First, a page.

Good news for brand owners: parody exception does not justify registration of trademark


The German Federal Court of Justice has affirmed a decision of the Higher Regional Court of Hamburg ordering the owner of a trademark, which was to some extent parodying a well-known trademark, to agree to the deletion of its mark. The attacked trademark registration was found to be detrimental to the reputation of an older mark. The defendant could not rely on the parody exception, the Federal Court of Justice stated.

The appellant, a successful and well-known German sportswear distributor, owns, among other things, the following word-and-device mark, which contains the word 'Puma' and the image of a leaping feline:

The defendant registered the following word-and-device mark, which contained the word 'Pudel' (German for 'poodle') and the image of a jumping poodle:

The defendant used its trademark on clothes, as follows:

The appellant sought the deletion of the defendant’s trademark.

The Federal Court of Justice decided in favour of the appellant and ordered the defendant to agree to the deletion of its trademark.

The court found that the signs were not identical but, despite clear differences, showed similarities in accordance with German trademark law. Although the similarities were not strong enough to cause a likelihood of confusion between the signs, the success of the defendant’s product depended highly on the great reputation of the PUMA trademark. By using its trademark, the defendant thus exploited the distinctiveness and the reputation of the PUMA trademark to the detriment of the appellant.

With regard to the parody exception (freedom of arts and freedom of speech) evoked by the defendant in its defence, the court pointed out that this defence would not justify the registration of the disputed trademark, as these constitutional rights did not allow the defendant to register a similar sign for identical or similar goods. To the contrary, the appellant could rely on its constitutionally protected property rights in the trademark. This right outweighed the defendant’s constitutional rights.

The balance of rights therefore favoured the appellant with regard to the question of registering a trademark.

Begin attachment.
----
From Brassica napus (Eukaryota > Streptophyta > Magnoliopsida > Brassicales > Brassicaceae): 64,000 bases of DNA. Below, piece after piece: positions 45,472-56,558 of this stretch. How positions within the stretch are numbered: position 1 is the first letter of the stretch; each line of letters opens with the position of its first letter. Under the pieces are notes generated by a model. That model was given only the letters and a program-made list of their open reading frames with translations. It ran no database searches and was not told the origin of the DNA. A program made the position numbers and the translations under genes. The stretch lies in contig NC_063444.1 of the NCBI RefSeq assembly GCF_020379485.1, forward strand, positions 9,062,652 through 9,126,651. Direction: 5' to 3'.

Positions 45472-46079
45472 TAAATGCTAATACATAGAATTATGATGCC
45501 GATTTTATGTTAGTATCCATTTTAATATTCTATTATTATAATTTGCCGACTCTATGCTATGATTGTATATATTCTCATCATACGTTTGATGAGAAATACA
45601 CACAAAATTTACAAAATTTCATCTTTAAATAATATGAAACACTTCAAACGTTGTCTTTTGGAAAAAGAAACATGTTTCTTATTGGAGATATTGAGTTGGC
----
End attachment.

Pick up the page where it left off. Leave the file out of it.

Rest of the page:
This decision is the first Federal Court of Justice decision on the cancellation of a trademark parodying a well-known mark. From the press release published (the full reasons for the decision had not been issued at time of writing), it can be seen that the court decided to take a rather strict approach to this kind of cases, meaning that it will not accept the parody exception when it comes to trademark registration – a welcome result for owners of well-known trademarks.

The decision is in line with the scope of protection of the rights of freedom of expression and arts. These rights intend to protect opinions, but do not establish commercially valuable property, as a trademark registration would.

What remains to be seen is whether the Federal Court of Justice, in the full reasons, will take the opportunity to develop the case law with regard to the use of trademark parodies.

In earlier decisions concerning potential trademark infringement by parodies, the German courts mostly took a rather liberal approach and decided in favour of the potential infringers. It was held that brand owners generally had to accept criticism of their company, including their brands, and that potential infringers could rely on the constitutionally protected rights of freedom of arts and expression. These rights outweighed the brand owner’s constitutionally protected property rights because the parodies were found to promote a public exchange of opinions.

Parodies were only found to be an infringement where they were not used to encourage an exchange of opinions, but to pursue commercial aims. Such limits to the parody exception are said to be reached when the main purpose of the parody is either to harm the trademark’s reputation or commercial value, or to promote the sale of the alleged infringer's goods by exploiting the good reputation of the brand owner’s trademark.

Morten Petersenn and Malte Wachsmuth, Hogan Lovells, Hamburg

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